Thursday, September 28, 2006

The Bridge Troll Lair

I pass the bridge troll's lair each morning on the way to work. I've seen him several times. Over the last three months, his home has grown more complex. Three days ago I spotted four other trolls standing on the incline drinking coffee. They seemed excited about something. I don't know what.

Libertarians would say that private philanthropy should step in to help. Only they won't. The Government does not care. Public agencies don't venture under the bridge, it is too dangerious. At some point the police will show up and destroy this bridge roll lair. The bridge trolls will move to a new home and start again.

I want to help, but I don't know how.

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Prup (aka Jim Benton) said...

I am a rarity, I believe, among bloggers, because I know what it is like to have been homeless. I was never a 'bridge troll,' but I spent two periods of time in men's shelters during the 80s, once a short stay, once for six months. I would suggest that you work with a homelss advocacy group, if any, (and you may have to overcome your justifiable dislike of religion and work with religiously-based groups) and attempt to get 'live-in' shelters set up. They don't need to be 'overly generous' bunk beds, three meals, and entertainment facilities, as well as people who can work with those who can be found jobs -- such as handing out flyers, messenger work, or better jobs for those who can handle them. The one thing that is vital is SECURITY, making sure that the people there can feel safe.
You will have to fight two attitudes. The most difficult is "NIMBY" (Not In My Back Yard). Which means you are going to have to try and suggest that at least one shelter be set up in your OWN 'back yard,' so the opponents can't claim you are 'dumping the problem on them while you are safe in your own middle-class (or above) neighborhood.'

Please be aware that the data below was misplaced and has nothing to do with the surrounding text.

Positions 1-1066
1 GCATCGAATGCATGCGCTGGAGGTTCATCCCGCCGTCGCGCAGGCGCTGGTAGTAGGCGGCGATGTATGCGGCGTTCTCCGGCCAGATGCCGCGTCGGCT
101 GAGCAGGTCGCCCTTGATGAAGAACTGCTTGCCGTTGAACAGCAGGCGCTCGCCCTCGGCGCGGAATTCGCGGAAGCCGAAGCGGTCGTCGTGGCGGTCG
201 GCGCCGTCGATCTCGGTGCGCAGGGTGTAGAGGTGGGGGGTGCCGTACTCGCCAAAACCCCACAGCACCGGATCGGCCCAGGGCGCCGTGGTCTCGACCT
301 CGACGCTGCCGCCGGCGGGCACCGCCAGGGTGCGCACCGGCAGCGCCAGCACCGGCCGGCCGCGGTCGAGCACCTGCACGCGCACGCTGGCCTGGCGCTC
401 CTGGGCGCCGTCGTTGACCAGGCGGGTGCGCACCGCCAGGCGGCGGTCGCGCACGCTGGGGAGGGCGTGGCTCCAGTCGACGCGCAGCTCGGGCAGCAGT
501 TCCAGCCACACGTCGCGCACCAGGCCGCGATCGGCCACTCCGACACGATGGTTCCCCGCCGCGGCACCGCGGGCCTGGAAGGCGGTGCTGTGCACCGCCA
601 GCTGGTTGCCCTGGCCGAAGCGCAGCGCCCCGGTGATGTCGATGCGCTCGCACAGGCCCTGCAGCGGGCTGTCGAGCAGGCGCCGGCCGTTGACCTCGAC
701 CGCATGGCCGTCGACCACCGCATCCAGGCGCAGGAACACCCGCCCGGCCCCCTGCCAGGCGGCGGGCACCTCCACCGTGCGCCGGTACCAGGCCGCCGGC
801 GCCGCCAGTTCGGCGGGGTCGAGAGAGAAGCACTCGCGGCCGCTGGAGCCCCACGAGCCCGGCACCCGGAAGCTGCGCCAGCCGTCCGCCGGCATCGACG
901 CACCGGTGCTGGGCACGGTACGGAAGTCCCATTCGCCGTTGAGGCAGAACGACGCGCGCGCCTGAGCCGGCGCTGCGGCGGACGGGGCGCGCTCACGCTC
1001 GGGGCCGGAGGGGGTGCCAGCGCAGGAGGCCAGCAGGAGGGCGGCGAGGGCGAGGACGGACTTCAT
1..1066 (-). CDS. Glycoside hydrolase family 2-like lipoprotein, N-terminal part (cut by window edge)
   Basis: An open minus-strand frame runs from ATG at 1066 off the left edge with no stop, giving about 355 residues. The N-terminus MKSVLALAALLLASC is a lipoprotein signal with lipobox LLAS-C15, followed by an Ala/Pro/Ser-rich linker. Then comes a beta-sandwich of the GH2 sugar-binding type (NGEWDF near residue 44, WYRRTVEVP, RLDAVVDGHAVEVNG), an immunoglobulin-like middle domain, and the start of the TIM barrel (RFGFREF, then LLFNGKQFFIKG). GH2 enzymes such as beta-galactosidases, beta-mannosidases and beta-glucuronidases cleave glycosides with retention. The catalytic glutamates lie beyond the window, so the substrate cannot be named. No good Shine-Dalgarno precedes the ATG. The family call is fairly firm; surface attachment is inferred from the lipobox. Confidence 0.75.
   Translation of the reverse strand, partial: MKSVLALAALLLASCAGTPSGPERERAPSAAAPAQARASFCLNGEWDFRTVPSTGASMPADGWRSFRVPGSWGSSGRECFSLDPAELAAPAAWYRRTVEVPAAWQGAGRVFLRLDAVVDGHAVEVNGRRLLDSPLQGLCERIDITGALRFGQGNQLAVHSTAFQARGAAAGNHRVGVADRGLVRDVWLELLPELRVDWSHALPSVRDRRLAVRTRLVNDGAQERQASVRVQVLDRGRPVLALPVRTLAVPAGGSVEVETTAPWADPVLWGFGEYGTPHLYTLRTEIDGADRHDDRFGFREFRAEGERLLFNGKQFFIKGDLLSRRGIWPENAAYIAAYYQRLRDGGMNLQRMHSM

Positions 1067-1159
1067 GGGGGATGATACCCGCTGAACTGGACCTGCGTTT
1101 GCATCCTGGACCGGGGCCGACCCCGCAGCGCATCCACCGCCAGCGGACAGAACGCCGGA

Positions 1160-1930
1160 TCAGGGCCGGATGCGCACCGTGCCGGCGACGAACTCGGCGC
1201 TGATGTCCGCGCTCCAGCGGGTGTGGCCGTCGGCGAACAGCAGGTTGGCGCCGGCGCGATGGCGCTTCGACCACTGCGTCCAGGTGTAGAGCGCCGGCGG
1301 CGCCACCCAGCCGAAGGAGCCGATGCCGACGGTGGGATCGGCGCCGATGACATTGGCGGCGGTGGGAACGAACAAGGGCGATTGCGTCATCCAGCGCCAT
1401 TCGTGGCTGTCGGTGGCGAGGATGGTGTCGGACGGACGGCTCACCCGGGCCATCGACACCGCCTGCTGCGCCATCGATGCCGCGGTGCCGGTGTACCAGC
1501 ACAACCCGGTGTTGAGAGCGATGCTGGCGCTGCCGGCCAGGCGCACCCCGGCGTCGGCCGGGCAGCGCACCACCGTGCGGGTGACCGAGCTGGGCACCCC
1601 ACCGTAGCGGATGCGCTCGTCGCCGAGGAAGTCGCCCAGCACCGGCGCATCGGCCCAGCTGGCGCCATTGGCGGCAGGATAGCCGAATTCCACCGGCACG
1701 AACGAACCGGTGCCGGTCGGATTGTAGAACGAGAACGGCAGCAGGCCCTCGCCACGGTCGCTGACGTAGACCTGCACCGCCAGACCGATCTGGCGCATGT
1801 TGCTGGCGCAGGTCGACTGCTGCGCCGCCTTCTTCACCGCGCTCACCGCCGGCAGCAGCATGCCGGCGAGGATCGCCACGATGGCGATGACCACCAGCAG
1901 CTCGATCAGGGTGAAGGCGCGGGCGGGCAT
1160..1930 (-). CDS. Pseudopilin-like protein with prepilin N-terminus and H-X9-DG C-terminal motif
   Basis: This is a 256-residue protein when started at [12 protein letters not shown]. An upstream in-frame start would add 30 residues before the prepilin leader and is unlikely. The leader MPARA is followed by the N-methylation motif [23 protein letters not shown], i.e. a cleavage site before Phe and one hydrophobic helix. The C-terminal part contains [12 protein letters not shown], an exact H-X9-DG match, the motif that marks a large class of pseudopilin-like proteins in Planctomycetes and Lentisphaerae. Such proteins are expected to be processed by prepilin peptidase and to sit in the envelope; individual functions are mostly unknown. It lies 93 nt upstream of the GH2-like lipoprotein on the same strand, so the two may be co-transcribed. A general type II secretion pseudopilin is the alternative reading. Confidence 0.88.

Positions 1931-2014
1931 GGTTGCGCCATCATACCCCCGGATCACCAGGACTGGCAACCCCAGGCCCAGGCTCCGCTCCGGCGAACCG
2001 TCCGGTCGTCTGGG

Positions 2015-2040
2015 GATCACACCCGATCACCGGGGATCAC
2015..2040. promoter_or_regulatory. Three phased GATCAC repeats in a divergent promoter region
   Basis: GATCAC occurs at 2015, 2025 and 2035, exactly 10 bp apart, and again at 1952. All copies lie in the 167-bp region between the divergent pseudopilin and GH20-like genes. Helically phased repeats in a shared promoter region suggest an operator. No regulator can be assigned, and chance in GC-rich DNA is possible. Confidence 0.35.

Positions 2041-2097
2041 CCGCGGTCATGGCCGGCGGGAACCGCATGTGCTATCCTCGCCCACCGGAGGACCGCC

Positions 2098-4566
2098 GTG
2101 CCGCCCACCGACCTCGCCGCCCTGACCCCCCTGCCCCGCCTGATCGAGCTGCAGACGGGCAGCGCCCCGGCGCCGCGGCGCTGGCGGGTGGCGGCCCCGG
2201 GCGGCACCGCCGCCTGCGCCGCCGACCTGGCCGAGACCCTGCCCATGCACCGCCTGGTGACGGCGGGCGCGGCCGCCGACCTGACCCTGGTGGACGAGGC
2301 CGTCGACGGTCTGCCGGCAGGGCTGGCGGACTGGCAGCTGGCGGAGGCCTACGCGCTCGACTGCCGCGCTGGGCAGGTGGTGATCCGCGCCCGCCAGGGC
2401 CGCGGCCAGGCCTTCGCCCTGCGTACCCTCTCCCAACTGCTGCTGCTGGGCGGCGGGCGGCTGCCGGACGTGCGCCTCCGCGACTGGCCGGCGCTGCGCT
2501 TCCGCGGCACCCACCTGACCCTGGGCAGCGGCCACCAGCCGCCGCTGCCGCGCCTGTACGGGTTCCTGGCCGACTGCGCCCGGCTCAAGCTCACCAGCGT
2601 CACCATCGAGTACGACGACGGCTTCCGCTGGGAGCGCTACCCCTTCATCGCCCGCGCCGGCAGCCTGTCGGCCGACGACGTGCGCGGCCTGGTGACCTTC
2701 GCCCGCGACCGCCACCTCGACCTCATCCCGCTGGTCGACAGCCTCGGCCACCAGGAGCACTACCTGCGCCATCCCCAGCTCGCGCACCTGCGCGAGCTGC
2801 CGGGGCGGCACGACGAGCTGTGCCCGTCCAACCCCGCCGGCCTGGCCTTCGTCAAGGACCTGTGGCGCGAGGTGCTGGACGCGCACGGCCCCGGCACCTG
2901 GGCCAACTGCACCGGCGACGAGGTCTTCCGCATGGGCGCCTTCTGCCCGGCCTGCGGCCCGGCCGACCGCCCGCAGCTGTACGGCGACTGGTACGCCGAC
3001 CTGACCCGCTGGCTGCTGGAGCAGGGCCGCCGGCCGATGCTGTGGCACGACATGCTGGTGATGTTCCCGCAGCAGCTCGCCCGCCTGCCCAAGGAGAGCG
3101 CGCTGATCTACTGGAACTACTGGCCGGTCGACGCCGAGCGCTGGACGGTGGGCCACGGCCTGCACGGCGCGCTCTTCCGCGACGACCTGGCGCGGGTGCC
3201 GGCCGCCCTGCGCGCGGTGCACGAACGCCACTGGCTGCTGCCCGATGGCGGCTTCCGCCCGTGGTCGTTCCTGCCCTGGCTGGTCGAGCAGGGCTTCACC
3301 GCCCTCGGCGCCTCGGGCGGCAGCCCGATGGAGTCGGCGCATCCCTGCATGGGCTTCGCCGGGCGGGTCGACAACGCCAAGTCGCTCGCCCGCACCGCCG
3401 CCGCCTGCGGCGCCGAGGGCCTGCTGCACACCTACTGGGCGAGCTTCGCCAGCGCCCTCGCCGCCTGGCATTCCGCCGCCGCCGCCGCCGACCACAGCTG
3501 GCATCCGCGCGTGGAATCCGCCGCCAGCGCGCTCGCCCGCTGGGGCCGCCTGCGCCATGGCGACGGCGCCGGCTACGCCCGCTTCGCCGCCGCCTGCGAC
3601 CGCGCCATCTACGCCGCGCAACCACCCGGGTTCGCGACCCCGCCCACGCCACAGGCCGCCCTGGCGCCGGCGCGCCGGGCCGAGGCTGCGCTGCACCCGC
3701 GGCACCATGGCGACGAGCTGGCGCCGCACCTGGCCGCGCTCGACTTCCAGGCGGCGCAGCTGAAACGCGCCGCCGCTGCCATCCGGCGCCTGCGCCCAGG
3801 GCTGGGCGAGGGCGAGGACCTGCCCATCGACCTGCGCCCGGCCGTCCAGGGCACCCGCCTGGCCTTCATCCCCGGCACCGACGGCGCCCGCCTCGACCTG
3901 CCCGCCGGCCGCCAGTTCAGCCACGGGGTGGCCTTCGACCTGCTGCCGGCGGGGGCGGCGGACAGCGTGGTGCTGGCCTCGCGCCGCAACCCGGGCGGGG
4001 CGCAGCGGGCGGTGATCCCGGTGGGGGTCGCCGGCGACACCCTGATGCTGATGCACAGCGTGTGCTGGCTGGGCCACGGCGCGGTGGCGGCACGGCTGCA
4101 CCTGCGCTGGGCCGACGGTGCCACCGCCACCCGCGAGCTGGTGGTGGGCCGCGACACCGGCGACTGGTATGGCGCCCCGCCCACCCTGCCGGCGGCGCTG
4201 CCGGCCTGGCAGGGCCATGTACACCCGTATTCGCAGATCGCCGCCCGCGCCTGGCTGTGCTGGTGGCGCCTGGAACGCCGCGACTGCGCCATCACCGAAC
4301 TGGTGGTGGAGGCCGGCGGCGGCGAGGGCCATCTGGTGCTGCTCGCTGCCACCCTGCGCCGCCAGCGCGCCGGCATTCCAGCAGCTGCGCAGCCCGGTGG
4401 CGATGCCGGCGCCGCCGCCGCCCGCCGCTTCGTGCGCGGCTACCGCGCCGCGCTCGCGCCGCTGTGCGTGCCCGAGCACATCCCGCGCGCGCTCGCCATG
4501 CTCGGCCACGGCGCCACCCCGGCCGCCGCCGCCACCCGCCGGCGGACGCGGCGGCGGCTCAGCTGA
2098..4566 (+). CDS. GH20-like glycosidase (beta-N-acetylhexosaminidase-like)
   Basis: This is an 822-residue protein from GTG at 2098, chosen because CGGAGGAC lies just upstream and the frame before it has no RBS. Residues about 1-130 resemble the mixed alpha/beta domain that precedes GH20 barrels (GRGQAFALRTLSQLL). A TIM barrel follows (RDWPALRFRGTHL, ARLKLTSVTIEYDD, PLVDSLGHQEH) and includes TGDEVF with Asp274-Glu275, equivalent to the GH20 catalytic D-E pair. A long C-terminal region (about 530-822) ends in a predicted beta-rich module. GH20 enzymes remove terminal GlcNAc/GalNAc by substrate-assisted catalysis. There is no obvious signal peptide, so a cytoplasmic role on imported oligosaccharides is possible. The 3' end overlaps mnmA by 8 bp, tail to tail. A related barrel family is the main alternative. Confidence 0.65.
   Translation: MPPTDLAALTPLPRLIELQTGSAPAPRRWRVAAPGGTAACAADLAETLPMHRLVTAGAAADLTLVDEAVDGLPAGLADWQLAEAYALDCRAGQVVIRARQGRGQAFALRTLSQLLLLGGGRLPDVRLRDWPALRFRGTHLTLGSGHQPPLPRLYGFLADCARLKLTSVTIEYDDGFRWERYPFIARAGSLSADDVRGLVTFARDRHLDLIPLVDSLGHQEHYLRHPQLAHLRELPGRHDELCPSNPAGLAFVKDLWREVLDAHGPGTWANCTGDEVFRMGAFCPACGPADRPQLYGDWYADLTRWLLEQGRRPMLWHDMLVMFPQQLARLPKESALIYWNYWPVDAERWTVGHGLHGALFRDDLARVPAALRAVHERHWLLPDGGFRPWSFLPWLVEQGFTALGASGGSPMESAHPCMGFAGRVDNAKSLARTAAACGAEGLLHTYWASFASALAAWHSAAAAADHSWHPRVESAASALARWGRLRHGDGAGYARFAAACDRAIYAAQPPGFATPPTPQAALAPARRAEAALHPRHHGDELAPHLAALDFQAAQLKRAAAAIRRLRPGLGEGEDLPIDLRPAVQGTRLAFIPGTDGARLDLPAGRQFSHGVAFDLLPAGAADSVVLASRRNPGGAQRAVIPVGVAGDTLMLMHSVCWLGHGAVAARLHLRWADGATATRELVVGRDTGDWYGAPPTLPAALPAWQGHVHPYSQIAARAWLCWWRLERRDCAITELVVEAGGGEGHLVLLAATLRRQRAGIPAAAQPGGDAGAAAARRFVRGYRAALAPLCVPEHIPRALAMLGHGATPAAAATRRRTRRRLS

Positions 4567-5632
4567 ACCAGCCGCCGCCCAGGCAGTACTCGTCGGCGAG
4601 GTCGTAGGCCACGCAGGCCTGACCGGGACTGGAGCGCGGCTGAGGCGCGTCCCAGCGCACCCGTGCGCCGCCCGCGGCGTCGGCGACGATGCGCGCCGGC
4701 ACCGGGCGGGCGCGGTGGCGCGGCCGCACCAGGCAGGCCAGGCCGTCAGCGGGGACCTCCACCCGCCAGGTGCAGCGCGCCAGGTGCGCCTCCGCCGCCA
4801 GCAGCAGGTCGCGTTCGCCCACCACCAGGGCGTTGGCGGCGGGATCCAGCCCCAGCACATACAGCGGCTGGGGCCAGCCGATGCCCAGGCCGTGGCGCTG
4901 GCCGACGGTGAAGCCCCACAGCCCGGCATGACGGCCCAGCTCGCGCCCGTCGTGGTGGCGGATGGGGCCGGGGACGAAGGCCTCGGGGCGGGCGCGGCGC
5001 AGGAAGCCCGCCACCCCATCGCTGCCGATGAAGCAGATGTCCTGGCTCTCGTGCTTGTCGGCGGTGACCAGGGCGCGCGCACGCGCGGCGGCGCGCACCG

The other is the fact that there will be some people who become 'permanent residents' either because they are mentally incapable of holding a job, or because they have given up, or simply because they are satisfied with what they've got. SO WHAT? Better they are there than under a bridge. And if they do 'pose a danger' better they can be in a place where they can be watched -- I had to have one guy prosecuted for an attack on me -- than left in the streets.

Sheldon said...

As an undergaduate in archaeology and anthropology I did a class project on people and their settlements like you show in the photograph.
Some things I learned.
Many were adamant about not living in any kind of shelter/institution.
Many worked at day labor or other enterprises. Some hoped to avoid more permanent jobs and responsibilities.
I learned many other things to numerous to mention.
In the end, the city forcibly removed these people from their impromptu settlements. All for the purposes of urban renewal and green parks next to yuppies' condos. I find it unfortunate that some allowance won't be made for people to live like this if they choose.